Canberra, Nov 4 (IANS) The population of the endangered Australian marsupial also known as bilbies has been holding steady despite a rising threat from natural predators, a survey has found.
Rangers across Australia’s deserts involved in the Bilby Blitz programme have spent six months surveying 248 areas of land in the Northern Territory and Western Australia for traces of the greater bilby and its predators, reports Xinhua news agency.
Richard Moyle, the Central Land Council’s land management officer, confirmed that rangers found evidence of bilby activity in 58 of the areas.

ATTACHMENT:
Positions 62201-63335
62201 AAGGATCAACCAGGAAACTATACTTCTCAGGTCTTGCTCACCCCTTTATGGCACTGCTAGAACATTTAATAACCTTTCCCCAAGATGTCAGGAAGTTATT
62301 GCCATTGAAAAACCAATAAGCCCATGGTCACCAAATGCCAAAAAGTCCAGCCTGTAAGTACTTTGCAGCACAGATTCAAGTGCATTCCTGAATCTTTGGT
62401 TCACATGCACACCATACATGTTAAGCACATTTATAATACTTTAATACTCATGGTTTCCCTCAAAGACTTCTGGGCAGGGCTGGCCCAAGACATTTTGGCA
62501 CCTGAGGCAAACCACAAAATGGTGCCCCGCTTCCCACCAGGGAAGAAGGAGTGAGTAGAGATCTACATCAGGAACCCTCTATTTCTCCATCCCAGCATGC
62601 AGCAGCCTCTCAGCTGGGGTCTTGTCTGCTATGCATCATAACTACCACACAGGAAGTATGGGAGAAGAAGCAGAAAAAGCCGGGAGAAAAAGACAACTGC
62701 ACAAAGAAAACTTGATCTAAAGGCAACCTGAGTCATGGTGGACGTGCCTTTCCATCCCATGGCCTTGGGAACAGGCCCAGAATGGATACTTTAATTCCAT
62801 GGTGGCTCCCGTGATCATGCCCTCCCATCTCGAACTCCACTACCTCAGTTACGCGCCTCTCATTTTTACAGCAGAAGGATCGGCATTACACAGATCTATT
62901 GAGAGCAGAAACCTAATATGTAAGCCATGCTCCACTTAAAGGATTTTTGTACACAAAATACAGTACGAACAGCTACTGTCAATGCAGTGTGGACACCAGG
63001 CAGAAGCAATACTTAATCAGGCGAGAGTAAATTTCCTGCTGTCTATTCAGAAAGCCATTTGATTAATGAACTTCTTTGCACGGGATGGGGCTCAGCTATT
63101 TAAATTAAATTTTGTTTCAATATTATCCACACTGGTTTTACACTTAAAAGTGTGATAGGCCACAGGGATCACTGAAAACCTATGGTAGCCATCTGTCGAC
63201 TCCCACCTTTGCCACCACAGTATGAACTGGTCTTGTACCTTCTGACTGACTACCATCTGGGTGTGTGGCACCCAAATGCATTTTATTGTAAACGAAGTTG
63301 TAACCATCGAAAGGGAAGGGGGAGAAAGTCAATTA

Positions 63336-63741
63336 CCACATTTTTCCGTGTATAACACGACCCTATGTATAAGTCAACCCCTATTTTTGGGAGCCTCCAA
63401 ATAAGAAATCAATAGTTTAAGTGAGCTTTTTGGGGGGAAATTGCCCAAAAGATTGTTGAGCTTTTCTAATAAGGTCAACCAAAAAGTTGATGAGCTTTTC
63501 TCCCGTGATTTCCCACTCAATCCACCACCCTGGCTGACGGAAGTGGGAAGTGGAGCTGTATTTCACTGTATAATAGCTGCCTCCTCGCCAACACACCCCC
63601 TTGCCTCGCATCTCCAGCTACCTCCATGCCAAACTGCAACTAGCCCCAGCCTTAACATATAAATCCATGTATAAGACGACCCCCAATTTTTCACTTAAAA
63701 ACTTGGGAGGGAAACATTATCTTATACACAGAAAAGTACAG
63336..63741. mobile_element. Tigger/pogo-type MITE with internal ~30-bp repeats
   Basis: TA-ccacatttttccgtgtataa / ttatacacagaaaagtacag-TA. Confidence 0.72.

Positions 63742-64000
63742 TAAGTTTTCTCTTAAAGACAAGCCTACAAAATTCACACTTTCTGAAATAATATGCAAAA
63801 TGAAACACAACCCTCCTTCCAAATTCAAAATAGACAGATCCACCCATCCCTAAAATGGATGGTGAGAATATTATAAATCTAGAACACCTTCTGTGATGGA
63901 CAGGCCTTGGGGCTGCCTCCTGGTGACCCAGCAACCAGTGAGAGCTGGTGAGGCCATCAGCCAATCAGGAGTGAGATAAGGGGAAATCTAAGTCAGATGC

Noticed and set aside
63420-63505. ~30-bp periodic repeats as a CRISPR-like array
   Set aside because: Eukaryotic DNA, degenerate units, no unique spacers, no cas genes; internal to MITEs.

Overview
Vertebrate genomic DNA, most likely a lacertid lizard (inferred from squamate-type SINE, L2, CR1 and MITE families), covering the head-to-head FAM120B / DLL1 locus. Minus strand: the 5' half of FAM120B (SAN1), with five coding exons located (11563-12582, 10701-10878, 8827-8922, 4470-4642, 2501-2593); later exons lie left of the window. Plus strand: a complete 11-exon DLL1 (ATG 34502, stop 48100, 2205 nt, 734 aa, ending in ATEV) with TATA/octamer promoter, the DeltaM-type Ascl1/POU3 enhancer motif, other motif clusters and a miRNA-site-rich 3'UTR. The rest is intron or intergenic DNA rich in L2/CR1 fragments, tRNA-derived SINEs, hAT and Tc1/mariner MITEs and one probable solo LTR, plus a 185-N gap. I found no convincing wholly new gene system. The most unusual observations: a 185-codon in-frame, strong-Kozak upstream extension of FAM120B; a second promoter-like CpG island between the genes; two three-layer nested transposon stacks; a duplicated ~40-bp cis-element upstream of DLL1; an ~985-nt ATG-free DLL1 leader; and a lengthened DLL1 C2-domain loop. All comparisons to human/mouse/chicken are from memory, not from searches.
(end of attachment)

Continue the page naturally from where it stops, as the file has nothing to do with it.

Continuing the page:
“Everyone loves a bilby, they’re cute, they’re furry so they have that appeal,” Moyle told the Australian Broadcasting Corporation (ABC) on Sunday.
The greater bilby is a desert-dwelling marsupial native to Australia that grows to 55 cm in length on average excluding its tail. The lesser bilby was declared extinct in the 1950s.
The species has largely been wiped out by feral cats, foxes, weeds and fire.
Moyle said rangers found evidence of feral cats in 111 of the search areas and foxes in 50 of them.
Bilby Blitz was launched by Threatened Species Commissioner Sally Box in March to connect indigenous rangers with their non-indigenous peers.